Ready to Hear

In the Bible, there is no mention of Ananias before his appearance in Acts 9, and there is only one brief mention of him after that (Acts 22:12). By all accounts, he was not a tremendous man who had done great things by the world’s standards. Even so, God saw a faithful heart within him and chose to use him in a tremendous way in the conversion of Saul (who subsequently became known as Paul).

Like Ananias, you may not have done tremendous things in your life, gone to amazing places, or gained any sort of great popularity. But God is in the business of setting His hand upon certain individuals and using them to accomplish His will. Our part is simply to be like Ananias, with ears open and wills ready to hear and obey our God.

The emphasis in this verse is not on the way in which God spoke to Ananias but on the way in which Ananias responded: “Here I am, Lord.” His ear was tuned to hear God. What about yours? Do you hear God speak through His word? Is the posture of your heart such that whatever it is He is calling you to do, that you will say, “Here I am, Lord”?

Ananias’ response to God is remarkable when we consider what God was calling him to do, and for whom. He had “heard from many about this man [Saul], how much evil he has done to your saints at Jerusalem,” and he knew that in Damascus Saul had “authority … to bind all who call on your name” (Acts 9:13-14). Yet he willingly chose to obey God’s call despite any fear or resentment he had of Saul and his reputation. He heard, and he acted. How often do we make excuses for our own inaction in response to God’s call? How often do we hide behind our fear or live with excessive caution, forgetting that “God gave us a spirit not of fear but of power and love and self-control” (2 Timothy 1:7)? Ananias displayed this powerful spirit through his obedience.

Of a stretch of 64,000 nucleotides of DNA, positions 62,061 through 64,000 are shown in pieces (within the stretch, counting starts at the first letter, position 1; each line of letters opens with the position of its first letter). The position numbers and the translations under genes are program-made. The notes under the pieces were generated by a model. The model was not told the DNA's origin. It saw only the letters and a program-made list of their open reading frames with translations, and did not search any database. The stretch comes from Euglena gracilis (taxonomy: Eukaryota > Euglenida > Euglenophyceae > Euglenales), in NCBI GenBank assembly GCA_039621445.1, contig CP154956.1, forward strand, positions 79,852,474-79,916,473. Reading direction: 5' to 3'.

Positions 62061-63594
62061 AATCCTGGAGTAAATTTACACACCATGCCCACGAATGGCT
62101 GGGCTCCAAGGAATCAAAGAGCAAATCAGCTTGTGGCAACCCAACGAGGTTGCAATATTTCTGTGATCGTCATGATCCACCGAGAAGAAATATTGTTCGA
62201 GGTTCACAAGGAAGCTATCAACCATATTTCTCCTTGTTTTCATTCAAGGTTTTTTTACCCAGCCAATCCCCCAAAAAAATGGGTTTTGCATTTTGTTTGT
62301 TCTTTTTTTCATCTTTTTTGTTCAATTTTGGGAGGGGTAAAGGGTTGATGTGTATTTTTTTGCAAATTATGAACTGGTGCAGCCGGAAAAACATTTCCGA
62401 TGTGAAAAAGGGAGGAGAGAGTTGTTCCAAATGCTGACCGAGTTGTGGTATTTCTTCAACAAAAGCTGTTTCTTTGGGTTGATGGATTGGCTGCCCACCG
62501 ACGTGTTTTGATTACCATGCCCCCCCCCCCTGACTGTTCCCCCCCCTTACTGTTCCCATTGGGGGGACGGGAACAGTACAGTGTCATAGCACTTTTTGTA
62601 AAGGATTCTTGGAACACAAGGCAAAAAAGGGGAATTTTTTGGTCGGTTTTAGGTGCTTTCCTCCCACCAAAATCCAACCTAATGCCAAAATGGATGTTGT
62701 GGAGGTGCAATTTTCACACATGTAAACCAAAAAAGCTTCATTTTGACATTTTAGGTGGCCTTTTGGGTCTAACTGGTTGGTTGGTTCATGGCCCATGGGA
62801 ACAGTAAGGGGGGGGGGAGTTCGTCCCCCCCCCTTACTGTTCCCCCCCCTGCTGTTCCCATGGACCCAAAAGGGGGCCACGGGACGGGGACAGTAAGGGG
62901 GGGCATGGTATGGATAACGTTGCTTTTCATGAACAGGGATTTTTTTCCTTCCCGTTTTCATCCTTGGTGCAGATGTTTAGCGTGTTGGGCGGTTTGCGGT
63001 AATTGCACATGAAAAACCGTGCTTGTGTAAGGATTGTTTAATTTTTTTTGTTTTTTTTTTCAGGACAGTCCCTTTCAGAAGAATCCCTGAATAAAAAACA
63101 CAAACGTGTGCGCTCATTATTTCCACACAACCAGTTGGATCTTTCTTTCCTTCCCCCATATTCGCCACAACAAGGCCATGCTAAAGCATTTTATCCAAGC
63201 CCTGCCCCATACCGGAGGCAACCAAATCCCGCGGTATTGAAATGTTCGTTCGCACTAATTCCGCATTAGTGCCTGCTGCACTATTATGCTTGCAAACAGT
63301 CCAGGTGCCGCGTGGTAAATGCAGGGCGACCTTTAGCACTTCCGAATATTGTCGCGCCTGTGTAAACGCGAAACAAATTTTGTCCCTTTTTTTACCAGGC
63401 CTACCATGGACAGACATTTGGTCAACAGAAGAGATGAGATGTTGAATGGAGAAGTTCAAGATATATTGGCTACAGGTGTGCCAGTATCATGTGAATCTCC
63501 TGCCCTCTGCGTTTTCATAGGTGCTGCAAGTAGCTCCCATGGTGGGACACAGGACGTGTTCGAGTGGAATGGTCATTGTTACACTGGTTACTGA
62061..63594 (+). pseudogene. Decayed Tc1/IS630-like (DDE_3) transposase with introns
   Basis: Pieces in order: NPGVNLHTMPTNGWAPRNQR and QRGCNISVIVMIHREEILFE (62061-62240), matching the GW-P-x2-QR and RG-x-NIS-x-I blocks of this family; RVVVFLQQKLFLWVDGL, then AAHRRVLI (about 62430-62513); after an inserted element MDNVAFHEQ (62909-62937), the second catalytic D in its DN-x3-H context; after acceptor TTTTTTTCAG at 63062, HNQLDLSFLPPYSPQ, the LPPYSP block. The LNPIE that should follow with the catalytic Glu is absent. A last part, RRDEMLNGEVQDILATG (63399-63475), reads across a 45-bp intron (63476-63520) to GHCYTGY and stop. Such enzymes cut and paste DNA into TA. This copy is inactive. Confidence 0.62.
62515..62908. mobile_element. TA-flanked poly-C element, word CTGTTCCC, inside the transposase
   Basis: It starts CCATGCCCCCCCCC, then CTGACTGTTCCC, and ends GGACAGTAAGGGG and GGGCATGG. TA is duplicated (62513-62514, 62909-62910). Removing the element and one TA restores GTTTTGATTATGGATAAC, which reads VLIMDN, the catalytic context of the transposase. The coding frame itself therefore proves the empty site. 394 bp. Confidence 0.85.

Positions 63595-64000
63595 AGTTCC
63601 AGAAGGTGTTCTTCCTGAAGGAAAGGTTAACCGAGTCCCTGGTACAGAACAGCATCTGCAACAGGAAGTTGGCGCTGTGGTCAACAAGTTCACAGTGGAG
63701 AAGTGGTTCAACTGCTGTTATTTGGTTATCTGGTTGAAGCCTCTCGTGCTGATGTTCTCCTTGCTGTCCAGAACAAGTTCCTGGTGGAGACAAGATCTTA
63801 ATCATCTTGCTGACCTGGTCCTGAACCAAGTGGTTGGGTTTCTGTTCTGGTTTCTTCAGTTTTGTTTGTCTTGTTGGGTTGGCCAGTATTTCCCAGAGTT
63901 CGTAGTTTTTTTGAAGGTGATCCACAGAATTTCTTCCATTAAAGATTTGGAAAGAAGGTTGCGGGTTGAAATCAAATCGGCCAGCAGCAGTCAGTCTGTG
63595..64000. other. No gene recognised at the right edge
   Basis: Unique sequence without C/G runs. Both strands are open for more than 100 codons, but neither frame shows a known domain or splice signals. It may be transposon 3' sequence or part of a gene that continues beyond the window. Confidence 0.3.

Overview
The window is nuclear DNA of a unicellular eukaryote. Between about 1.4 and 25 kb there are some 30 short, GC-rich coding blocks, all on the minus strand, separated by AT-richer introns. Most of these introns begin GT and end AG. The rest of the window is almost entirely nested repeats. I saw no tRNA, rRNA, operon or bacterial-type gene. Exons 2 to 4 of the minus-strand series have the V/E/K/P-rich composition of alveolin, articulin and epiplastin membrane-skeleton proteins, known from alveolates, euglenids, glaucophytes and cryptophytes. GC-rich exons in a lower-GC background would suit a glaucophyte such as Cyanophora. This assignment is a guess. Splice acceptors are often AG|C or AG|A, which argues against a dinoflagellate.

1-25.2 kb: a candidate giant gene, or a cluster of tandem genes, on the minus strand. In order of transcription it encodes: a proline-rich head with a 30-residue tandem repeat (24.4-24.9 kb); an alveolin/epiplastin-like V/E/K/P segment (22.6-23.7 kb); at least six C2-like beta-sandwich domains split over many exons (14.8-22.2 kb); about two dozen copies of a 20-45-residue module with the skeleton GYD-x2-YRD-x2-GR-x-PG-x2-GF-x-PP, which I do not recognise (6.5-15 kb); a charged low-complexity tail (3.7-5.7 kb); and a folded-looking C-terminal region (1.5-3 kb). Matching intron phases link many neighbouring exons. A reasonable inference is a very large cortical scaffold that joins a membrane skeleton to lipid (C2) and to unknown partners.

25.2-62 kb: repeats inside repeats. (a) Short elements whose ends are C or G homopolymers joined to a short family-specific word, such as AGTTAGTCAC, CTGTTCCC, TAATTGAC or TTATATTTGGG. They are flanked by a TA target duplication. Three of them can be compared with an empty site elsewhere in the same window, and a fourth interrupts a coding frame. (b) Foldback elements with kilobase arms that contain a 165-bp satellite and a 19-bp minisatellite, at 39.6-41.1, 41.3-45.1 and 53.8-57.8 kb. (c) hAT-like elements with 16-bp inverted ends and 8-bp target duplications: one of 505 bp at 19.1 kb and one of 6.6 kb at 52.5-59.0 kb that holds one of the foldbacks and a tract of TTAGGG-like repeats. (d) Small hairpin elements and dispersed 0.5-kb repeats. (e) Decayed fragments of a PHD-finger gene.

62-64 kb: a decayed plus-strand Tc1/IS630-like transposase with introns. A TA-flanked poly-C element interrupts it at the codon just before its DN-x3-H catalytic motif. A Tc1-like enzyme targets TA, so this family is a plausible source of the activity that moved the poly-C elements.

Our culture values big names, big accomplishments, and big ratings. God does not have the same preoccupations. Ananias had no great name or huge fanfare; he simply had an ear open to God’s voice and a will obedient to His command. This resulted in a life sacrificed for usefulness in God’s service. And on this day, it meant that he was the first to tangibly extend God’s love and grace to Saul as he reached out and called him “brother” (Acts 9:17). And so, though he may be a small character in the Bible, there is much you and I can learn from him. You may receive little to no recognition for your faithfulness to Christ in this life. You may take risks and make sacrifices in service to Him and feel that not much changes and no one notices. But far better than anything this world can give, you can look forward to hearing God’s “Well done, good and faithful servant” (Matthew 25:21) as you enter the kingdom of heaven. No good work done in His service is ever wasted. He weaves it all into the great story of salvation.

Published by Intentional Faith

Devoted to a Faith that Thinks

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